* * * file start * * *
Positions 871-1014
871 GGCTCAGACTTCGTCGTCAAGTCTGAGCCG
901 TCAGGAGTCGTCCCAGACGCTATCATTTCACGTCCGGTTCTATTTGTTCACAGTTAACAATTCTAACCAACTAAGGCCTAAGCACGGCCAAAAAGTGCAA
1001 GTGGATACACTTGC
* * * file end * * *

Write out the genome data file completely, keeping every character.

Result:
Positions 871-1014
871 GGCTCAGACTTCGTCGTCAAGTCTGAGCCG
901 TCAGGAGTCGTCCCAGACGCTATCATTTCACGTCCGGTTCTATTTGTTCACAGTTAACAATTCTAACCAACTAAGGCCTAAGCACGGCCAAAAAGTGCAA
1001 GTGGATACACTTGC